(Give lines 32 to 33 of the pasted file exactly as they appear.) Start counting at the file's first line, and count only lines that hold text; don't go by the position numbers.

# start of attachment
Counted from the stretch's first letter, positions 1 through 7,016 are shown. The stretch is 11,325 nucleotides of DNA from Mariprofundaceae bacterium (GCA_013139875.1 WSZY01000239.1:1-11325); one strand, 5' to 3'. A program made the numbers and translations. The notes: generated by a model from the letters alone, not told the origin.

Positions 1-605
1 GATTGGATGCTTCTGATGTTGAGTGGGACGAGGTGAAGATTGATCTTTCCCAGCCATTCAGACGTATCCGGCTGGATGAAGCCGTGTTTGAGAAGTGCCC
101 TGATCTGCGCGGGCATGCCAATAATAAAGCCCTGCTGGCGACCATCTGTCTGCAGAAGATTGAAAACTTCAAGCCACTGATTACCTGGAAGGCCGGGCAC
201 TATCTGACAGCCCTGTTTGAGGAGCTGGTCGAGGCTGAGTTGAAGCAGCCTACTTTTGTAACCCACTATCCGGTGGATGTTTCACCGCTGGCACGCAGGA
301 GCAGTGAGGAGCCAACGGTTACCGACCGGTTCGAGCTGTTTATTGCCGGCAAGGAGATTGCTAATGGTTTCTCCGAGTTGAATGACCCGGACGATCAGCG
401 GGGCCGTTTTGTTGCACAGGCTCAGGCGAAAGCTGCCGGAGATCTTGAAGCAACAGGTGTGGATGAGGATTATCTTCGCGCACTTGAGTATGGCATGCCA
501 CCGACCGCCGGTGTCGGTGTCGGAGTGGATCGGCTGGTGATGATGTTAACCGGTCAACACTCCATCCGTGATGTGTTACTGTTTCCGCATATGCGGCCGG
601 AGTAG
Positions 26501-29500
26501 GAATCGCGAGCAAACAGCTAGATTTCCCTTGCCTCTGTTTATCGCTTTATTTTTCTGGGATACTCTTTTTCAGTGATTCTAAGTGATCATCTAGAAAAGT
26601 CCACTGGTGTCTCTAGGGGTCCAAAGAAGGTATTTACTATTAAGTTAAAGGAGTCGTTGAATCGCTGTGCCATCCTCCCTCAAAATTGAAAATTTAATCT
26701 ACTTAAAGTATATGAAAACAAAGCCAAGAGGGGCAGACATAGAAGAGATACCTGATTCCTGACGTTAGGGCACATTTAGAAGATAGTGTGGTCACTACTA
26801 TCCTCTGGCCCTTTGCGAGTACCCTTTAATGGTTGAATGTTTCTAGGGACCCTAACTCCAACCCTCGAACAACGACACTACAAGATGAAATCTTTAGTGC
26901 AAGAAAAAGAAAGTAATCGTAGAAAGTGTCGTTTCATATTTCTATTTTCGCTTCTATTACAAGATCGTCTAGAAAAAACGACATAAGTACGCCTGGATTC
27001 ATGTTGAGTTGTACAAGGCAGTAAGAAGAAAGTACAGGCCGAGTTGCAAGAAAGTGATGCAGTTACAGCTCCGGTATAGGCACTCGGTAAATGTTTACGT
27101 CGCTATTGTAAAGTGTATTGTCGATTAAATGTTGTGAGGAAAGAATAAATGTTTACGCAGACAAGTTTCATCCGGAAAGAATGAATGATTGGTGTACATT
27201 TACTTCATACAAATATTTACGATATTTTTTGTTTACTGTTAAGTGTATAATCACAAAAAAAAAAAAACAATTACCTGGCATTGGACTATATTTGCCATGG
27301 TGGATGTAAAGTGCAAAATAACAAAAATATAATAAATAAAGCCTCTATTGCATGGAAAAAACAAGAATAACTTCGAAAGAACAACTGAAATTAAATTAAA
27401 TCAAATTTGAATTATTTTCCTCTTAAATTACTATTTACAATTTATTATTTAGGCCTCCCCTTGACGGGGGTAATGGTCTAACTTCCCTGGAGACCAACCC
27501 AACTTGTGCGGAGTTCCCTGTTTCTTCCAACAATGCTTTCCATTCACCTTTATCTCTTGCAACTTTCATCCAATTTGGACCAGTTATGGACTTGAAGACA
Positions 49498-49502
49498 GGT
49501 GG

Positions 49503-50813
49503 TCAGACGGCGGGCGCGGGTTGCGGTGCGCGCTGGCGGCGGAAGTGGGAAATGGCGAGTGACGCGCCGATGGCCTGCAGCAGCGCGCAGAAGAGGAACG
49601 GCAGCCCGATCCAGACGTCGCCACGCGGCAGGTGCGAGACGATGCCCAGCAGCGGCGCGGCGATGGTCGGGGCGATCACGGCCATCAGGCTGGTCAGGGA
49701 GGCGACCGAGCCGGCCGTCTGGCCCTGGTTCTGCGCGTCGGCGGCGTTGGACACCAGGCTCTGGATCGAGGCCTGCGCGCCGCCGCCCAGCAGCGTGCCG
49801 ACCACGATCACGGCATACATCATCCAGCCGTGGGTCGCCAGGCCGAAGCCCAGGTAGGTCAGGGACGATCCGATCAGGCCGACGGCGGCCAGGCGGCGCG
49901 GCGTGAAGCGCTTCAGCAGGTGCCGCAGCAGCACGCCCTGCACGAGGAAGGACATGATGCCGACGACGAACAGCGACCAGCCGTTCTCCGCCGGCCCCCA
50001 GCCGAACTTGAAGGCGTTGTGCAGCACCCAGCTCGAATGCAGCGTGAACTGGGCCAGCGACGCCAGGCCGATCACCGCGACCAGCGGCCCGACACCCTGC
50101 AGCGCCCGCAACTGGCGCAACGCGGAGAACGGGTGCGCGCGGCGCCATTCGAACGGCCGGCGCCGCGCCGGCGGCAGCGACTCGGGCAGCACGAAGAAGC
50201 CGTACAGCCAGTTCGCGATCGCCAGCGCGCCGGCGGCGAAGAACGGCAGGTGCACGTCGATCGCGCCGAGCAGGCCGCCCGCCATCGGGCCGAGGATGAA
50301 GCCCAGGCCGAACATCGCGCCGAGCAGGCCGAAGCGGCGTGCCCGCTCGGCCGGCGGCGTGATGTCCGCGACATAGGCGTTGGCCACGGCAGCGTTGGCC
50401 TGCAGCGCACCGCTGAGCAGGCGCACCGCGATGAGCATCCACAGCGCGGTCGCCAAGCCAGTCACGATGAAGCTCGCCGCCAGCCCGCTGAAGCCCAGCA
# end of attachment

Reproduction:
50101 AGCGCCCGCAACTGGCGCAACGCGGAGAACGGGTGCGCGCGGCGCCATTCGAACGGCCGGCGCCGCGCCGGCGGCAGCGACTCGGGCAGCACGAAGAAGC
50201 CGTACAGCCAGTTCGCGATCGCCAGCGCGCCGGCGGCGAAGAACGGCAGGTGCACGTCGATCGCGCCGAGCAGGCCGCCCGCCATCGGGCCGAGGATGAA